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Your Tuesday briefing – The New York Times


Millions of Afghans, including a million children, risk starving and dying in a “most perilous hour,” António Guterres, the UN Secretary-General, warned in a statement. conference on the humanitarian crisis in Afghanistan.

The World Food Program estimates that 40 percent of crops were lost in a severe drought. The price of wheat rose 25% and hundreds of thousands of people were left homeless after being forced to flee the fighting. The country’s health system is on the verge of collapse.

Over $ 1 billion in aid was pledged at the meeting by the international community, which is still grappling with how to work with an organization like the Taliban, with a history of brutality and human rights abuses. . World Bank funding is currently frozen, threatening the effective end of medical services in 31 of Afghanistan’s 34 provinces.

Related: Albania hosts several hundred Afghan refugees at resorts on the Adriatic coast in what are perhaps the most luxurious refugee shelters in the world. “We are not putting people in camps,” Prime Minister Edi Rama said. “They are dehumanizing and where all problems begin psychologically.”

A new review by an international group of vaccine experts has spoken out against the supply of coronavirus booster vaccines for the general population, days before an advisory committee in the United States decides on the fact that the FDA should approve additional doses of Pfizer-BioNTech vaccine for people 16 and up.

The Biden administration last month announced a proposal to start giving vaccine boosters eight months after people get their second injections. The pandemic plan announced by President Biden last week also included preparation for booster injections, saying: “A booster promises to give Americans their highest level of protection yet.”

However, many scientists opposed the plan, saying vaccines continue to be powerfully protective against serious illness and hospitalization. The review included a compendium of dozens of studies from around the world that show such a trend.

Global effects: WHO has asked rich countries not to administer more vaccines to healthy patients until each country has had a chance to immunize at least 40% of its population. Every unvaccinated person offers the virus the chance to transform into new, potentially dangerous variants, scientists have warned.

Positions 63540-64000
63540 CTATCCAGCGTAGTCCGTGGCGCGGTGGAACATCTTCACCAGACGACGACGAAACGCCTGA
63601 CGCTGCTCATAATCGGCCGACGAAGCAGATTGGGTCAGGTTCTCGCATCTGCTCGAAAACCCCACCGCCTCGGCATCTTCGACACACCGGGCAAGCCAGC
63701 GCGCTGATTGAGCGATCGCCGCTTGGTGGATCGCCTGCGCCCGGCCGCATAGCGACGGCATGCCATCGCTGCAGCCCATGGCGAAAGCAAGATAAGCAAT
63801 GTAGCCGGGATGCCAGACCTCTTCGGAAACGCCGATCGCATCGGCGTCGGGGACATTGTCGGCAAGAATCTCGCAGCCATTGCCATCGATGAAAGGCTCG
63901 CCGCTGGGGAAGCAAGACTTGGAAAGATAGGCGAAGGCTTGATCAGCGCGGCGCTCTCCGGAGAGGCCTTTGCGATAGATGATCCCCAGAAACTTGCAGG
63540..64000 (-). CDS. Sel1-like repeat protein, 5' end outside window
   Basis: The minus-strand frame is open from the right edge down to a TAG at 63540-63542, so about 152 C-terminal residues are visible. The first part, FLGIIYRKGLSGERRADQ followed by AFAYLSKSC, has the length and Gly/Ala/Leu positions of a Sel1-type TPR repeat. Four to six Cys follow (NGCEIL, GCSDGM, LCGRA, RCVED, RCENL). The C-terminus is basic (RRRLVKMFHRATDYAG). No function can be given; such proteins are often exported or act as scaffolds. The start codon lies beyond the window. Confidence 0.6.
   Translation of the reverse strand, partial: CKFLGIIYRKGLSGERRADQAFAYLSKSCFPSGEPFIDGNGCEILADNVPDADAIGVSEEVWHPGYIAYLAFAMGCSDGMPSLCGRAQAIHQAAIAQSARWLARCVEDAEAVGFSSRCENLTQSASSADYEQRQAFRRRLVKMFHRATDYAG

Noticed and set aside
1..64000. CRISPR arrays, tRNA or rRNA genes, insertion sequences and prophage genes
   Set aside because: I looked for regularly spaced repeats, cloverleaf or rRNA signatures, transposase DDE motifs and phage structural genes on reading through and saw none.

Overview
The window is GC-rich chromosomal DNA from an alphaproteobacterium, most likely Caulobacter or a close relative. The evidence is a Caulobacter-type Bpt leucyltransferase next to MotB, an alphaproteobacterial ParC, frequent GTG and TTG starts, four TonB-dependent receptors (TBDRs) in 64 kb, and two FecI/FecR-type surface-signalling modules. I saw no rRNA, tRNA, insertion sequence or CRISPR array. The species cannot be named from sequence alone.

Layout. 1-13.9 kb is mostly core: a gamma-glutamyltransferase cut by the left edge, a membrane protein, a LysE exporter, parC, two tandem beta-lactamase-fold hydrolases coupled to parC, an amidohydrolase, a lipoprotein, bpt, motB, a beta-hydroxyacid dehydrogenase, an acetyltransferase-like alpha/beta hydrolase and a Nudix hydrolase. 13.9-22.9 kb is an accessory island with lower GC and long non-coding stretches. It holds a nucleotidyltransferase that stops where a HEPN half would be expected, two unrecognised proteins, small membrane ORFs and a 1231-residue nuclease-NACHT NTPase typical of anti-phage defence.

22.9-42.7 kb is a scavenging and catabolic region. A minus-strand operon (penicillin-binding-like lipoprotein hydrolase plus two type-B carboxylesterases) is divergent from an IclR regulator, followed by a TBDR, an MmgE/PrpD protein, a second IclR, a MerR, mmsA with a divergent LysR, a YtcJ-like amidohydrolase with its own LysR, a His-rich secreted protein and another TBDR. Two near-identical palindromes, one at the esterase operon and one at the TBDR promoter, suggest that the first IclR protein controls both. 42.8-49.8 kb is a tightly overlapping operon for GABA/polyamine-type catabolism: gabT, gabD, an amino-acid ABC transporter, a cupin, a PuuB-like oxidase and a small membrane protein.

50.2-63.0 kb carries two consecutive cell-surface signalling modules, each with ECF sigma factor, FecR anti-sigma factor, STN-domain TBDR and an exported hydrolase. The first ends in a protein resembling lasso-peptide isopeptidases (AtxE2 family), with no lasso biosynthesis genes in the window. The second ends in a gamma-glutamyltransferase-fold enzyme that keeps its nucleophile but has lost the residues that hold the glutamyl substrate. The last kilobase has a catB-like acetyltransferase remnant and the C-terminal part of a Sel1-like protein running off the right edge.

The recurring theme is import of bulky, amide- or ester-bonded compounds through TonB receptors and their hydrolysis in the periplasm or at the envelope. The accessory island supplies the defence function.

Here are the latest pandemic updates and maps.

In other developments:

  • The French vaccination pass system seems to be working. Fears of a potential impact on the country’s economy did not materialize.

  • Improving ventilation, adding portable air purifiers, and simply opening windows can reduce the risk of infection in the workplace. Here’s what to ask.


Norway’s center-left opposition won a decisive victory in the general election, after a campaign dominated by climate change and growing contradictions between Norway’s environmental aspirations and its dependence on its vast oil reserves and gas.

The vote came at the end of a tumultuous summer in Europe, marked by scorching temperatures and flooding in many countries. Once a distant prospect for many Norwegians, global warming has become a more tangible reality that all political parties in the wealthy Nordic nation of 5.3 million could no longer ignore.

Although the small Norwegian parties with the most aggressive stance on fossil fuels fared less well than expected, the vote showed that the climate issue could shift the balance of power to the left in some European countries. , including Germany, which holds good elections in just two weeks.

Other climate news: The Biden administration and the airline industry have agreed to replace all jet fuel with sustainable alternatives by 2050. But depending on the type of alternative fuel, using billions of gallons of it could harm, not help, the climate.

With $ 15 million in private funding, a company called Colossal aims to bring back thousands of woolly mammoths to Siberia, thousands of years after they became extinct.

But some researchers remain deeply skeptical of the plan. And if the start-up is successful, it will face serious ethical questions. Is it human to produce animals whose biology we know so little about? And who decides if they can be let go, potentially to profoundly change the ecosystem?

To make “The French Dispatch”, Wes Anderson’s next film, the producers moved to a real French town, Angoulême, to create the setting for the film’s fiction, called Ennui-sur-Blasé.

The result, Mekado Murphy reports for The Times, is a “stylized version of France that highlights the director’s whimsical passions,” with the perfect symmetry of the picture book long associated with Anderson’s aesthetic. It’s something like Paris, but not a Paris that exists outside of cinema.

The hunt for the perfect French town, with “nooks and crannies, corridors, passages, stairs, layers and ramparts,” as producer Jeremy Dawson puts it, began online, before an in-person search of promising places. In Angoulême, a southwestern town of about 42,000 inhabitants, Anderson suggested having lunch in a cafe in a small square. “When he said that, I knew he had chosen this city,” Dawson said.

During filming, the crew sought to give Angoulême’s old-world buildings, streets, and facades an Anderson-ized touch – a cute little vintage vehicle parked here, a prickly striped awning installed there. Thumbnails were sometimes used to help enhance the frame.

Learn more about the process.